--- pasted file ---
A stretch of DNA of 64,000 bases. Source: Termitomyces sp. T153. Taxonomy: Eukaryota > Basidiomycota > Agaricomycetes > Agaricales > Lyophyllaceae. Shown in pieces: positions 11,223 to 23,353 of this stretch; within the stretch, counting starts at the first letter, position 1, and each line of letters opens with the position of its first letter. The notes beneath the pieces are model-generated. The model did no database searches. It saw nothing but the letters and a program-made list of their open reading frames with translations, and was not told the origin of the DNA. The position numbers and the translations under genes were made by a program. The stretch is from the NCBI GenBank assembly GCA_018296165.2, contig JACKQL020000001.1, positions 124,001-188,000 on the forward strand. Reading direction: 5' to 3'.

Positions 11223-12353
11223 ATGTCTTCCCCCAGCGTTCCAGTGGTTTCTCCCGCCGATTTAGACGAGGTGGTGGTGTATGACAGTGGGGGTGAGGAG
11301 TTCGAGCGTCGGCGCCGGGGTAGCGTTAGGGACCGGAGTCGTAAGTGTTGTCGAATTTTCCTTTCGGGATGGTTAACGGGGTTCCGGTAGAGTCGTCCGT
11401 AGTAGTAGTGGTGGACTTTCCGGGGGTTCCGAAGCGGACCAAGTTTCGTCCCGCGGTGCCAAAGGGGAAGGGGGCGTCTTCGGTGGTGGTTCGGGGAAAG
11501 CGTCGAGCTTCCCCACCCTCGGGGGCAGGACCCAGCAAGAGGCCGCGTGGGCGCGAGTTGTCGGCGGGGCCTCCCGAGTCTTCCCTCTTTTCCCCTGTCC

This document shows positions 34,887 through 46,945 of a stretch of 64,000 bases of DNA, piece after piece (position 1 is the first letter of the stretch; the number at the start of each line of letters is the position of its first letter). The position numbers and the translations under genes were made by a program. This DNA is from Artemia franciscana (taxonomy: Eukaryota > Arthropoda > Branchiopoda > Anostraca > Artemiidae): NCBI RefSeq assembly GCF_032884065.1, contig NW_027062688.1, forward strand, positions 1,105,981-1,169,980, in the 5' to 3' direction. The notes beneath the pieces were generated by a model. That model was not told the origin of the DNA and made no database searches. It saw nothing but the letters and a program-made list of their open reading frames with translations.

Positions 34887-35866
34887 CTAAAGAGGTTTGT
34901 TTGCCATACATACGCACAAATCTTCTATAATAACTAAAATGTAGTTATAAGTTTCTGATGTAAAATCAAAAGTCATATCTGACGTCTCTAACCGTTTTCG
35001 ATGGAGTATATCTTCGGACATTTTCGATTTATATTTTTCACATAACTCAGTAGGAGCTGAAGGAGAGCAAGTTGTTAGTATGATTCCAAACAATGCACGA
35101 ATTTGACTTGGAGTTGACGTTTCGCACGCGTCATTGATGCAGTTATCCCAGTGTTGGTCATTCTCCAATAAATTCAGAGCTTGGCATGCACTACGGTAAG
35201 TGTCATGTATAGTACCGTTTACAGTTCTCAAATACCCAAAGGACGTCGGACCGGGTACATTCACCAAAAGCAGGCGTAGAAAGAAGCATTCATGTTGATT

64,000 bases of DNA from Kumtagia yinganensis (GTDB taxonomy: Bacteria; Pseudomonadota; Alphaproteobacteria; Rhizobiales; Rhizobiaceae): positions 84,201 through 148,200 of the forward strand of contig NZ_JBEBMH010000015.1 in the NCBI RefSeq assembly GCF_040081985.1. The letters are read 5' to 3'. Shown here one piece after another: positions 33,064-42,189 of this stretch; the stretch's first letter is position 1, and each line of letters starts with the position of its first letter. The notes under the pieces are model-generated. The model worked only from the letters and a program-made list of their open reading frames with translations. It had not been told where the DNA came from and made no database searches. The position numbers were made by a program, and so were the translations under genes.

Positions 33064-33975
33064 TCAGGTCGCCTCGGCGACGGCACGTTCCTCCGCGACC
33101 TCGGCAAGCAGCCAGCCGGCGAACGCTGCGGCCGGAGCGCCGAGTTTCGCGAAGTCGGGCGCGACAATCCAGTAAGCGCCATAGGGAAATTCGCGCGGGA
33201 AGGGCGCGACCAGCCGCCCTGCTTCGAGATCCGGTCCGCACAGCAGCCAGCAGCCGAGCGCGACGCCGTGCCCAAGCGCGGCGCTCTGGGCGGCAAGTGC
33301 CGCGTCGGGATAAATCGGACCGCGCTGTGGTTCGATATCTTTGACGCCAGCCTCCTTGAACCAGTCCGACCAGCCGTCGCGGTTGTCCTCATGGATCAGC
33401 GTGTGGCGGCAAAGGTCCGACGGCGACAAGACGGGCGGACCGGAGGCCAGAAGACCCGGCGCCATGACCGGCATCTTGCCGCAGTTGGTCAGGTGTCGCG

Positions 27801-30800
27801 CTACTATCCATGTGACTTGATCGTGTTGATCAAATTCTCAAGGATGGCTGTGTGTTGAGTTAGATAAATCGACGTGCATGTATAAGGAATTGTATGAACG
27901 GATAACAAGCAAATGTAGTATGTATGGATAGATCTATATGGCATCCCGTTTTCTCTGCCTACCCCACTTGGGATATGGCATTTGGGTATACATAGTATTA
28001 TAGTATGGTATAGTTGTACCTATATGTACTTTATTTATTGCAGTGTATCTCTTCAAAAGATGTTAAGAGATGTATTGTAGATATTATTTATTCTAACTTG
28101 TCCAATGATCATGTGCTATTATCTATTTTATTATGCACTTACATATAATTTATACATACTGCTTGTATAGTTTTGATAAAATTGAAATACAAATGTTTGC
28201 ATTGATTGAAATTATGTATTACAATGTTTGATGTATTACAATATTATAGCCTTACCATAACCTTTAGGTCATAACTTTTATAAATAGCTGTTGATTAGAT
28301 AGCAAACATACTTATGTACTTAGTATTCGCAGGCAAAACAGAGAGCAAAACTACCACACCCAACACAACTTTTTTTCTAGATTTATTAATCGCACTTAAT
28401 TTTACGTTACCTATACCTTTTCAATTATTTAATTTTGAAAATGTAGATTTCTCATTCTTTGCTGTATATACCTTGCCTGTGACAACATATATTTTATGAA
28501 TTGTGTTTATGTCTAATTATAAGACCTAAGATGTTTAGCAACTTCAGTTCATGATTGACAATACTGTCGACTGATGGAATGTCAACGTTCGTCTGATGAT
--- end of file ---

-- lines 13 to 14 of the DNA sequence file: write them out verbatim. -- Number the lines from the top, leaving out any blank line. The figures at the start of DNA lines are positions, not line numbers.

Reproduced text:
35201 TGTCATGTATAGTACCGTTTACAGTTCTCAAATACCCAAAGGACGTCGGACCGGGTACATTCACCAAAAGCAGGCGTAGAAAGAAGCATTCATGTTGATT

64,000 bases of DNA from Kumtagia yinganensis (GTDB taxonomy: Bacteria; Pseudomonadota; Alphaproteobacteria; Rhizobiales; Rhizobiaceae): positions 84,201 through 148,200 of the forward strand of contig NZ_JBEBMH010000015.1 in the NCBI RefSeq assembly GCF_040081985.1. The letters are read 5' to 3'. Shown here one piece after another: positions 33,064-42,189 of this stretch; the stretch's first letter is position 1, and each line of letters starts with the position of its first letter. The notes under the pieces are model-generated. The model worked only from the letters and a program-made list of their open reading frames with translations. It had not been told where the DNA came from and made no database searches. The position numbers were made by a program, and so were the translations under genes.